When someone is diagnosed with cancer, it is normal to focus on physical well-being. However, there are other parts of life that are affected by cancer. Cancer affects not only the biological, but also the psychological and social areas of a person’s life.
To better understand how cancer psychologically and socially affects a person, Rena Szabo, PsyD, provided details for what patients and families should expect. Dr. Szabo is a Health Psychologist at Banner MD Anderson Cancer Center and the Psychology Director for Banner Medical Group. She regularly works with cancer patients and their families to help them through a very challenging time in their lives.
“After a cancer diagnosis, it is easy to feel overwhelmed and out of control,” Dr. Szabo said.
“It can bring up a wide range of feelings that a person is not used to dealing with and these feelings may seem more intense at times. This may happen at diagnosis, during treatment or in survivorship, and this is normal.”
Research has demonstrated that cancer patients with strong social and emotional support tend to better adjust to treatment, changes that cancer brings to their lives and a better quality of life. Dr. Szabo strongly recommends that her patients find people in their lives who they can count on and who they feel comfortable talking about their illness with as she emphasizes the importance of social interaction and relationships in the cancer journey.
Dealing with cancer
Cancer can steal life’s balance. Dr. Szabo encourages patients to remember the things they need to maintain a healthy mind, body, spirit. Dr. Szabo encourages her patients to take an active role in dealing with cancer and their diagnosis and seek out support for the psychological and social parts of their lives, especially when it comes to dealing with a cancer diagnosis in the family.
When a person finds out that a friend or family member has cancer it may invoke many questions about the cancer itself and the impact on the relationship. It is important that family and friends pay attention to their own reactions to the cancer diagnosis. Communication and flexibility with self and other are really important throughout the cancer journey. There will be physical and emotional changes that may impact the relationship. The most important thing someone can do is to listen and respond from the heart.
Dr. Szabo noted that no two cancer journeys are the same, but you should expect relationships to change. She said you should remember people express emotions differently once cancer is diagnosed. Although some friends and family members may distance themselves from you, others will surprise you with the emotional and physical support throughout the cancer journey. Remember, much of the reaction is related to past experiences and not related to you.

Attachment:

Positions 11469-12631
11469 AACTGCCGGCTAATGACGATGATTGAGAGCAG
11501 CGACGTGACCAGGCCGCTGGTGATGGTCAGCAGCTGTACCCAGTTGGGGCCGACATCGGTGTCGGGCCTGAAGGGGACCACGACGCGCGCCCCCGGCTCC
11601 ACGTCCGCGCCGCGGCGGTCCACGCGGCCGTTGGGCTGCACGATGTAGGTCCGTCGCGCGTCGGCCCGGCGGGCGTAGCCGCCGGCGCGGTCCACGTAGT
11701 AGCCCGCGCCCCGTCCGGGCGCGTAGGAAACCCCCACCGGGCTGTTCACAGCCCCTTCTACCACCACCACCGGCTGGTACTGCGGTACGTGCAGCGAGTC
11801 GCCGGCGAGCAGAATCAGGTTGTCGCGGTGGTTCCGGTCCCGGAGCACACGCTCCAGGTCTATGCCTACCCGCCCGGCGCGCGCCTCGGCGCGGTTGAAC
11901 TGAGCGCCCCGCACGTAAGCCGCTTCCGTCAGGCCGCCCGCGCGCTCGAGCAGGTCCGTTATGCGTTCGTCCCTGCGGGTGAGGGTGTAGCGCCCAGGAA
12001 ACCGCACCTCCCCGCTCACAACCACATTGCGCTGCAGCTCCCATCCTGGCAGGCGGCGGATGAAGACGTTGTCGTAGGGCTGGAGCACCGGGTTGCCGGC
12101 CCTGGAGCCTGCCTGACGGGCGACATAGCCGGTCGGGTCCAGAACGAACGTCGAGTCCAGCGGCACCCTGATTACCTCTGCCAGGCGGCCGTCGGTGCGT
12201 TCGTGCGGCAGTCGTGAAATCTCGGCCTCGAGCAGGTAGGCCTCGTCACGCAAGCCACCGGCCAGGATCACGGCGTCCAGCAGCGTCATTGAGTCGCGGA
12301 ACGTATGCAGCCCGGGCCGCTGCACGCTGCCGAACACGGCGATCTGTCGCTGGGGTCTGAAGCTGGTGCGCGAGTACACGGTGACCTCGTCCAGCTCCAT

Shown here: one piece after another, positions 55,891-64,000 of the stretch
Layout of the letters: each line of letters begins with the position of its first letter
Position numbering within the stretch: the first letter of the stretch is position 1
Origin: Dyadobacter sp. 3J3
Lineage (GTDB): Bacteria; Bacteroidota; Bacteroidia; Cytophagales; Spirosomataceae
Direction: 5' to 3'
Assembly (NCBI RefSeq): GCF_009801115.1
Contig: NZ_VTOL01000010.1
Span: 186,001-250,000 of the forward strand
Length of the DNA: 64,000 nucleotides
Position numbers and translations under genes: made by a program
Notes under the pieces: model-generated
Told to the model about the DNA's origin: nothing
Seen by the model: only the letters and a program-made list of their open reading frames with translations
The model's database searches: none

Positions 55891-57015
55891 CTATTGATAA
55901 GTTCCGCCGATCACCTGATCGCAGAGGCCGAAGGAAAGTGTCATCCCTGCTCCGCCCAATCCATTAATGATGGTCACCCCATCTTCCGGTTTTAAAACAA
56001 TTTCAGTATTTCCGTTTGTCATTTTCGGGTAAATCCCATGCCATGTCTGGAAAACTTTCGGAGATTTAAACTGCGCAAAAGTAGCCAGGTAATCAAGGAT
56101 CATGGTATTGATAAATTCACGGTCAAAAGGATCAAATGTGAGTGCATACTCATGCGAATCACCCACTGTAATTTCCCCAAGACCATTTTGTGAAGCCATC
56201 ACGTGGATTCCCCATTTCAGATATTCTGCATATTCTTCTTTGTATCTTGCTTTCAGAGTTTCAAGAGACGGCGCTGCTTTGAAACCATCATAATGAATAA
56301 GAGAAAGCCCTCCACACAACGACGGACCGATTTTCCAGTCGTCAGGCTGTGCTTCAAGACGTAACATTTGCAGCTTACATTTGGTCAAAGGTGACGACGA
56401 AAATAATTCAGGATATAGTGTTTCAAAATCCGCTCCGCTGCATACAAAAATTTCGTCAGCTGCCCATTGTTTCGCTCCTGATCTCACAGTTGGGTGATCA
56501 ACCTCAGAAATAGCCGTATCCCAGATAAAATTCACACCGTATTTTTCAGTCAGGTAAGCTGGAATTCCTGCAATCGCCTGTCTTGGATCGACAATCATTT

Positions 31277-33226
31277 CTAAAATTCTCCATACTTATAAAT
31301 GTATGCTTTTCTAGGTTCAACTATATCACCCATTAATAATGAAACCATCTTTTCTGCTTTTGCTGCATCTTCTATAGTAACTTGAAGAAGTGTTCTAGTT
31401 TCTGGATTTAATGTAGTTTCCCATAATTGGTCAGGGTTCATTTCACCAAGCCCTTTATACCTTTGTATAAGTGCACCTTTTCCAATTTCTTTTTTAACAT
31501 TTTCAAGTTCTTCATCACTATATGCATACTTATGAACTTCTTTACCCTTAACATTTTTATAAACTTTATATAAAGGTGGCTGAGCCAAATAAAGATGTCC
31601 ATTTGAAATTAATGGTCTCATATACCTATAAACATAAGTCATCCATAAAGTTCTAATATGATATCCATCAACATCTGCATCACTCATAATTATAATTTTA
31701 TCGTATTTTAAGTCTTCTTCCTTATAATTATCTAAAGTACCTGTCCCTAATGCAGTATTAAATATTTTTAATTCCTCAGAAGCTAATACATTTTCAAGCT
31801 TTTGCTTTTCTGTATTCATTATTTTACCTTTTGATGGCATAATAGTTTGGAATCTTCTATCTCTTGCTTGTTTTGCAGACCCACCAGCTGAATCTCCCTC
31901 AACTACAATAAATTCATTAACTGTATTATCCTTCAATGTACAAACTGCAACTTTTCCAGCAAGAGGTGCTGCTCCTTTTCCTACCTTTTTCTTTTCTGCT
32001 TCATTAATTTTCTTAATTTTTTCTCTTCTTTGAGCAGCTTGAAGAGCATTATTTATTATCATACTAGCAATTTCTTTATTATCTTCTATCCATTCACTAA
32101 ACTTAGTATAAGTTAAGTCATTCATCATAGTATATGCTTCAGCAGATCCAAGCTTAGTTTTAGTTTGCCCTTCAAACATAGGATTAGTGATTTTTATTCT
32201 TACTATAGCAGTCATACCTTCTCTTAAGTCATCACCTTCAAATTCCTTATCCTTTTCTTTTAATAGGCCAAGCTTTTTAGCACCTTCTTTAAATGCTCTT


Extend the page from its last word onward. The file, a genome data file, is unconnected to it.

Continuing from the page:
Your relationships may face new challenges, including, but not limited to, the following topics:
- Change in roles
- Change in responsibilities
- Physical changes
- Sexuality and/or intimacy
- Low energy, fatigue, pain
- Emotional challenges
- Financial stress
- Employment concerns
- Friend and family reactions to cancer
Reducing the strain from cancer on relationships
To help reduce the strain on relationships, Dr. Szabo recommended ongoing and open communication between patients and family and friends. This includes the patient setting boundaries and being honest about what they can and cannot do.
Dr. Szabo recommended the following as a few ways friends and relatives can help those dealing with cancer:
- Keep your relationship as normal as possible
- Be consistent, honest and a good listener
- Send or prepare a meal
- Offer help with child care
- Offer rides to and from treatment
- Run errands for the patient
- Be patient and do not judge
- Understand the patient’s wishes
- Offer financial assistance if needed and possible
Most importantly, Dr. Szabo emphasized that friends and relatives should not disappear when a loved one has been diagnosed with cancer, during treatment and during survivorship. It is important to be there to listen and respond from the heart and throughout the cancer journey, she said.
“I find that helping patients to stay in the moment and take cancer one day at a time is really important,” Dr. Szabo said.
She also noted that it is perfectly normal and can be quite helpful to seek the advice of a health psychologist, who uses evidenced-based practices to help manage the biological, psychological and social issues surrounding cancer treatment. She encourages that her patients remember that they need to maintain a healthy mind, body, and spirit during their cancer journey.
Dr. Szabo noted several national organizations also exist to help patients during their fight with cancer. For example, Dr. Szabo suggests looking at resources available on Cancer.gov or Livestrong. Finally, she also advocates that her patients explore support groups and professional assistance from a health psychologist or a social worker, as well.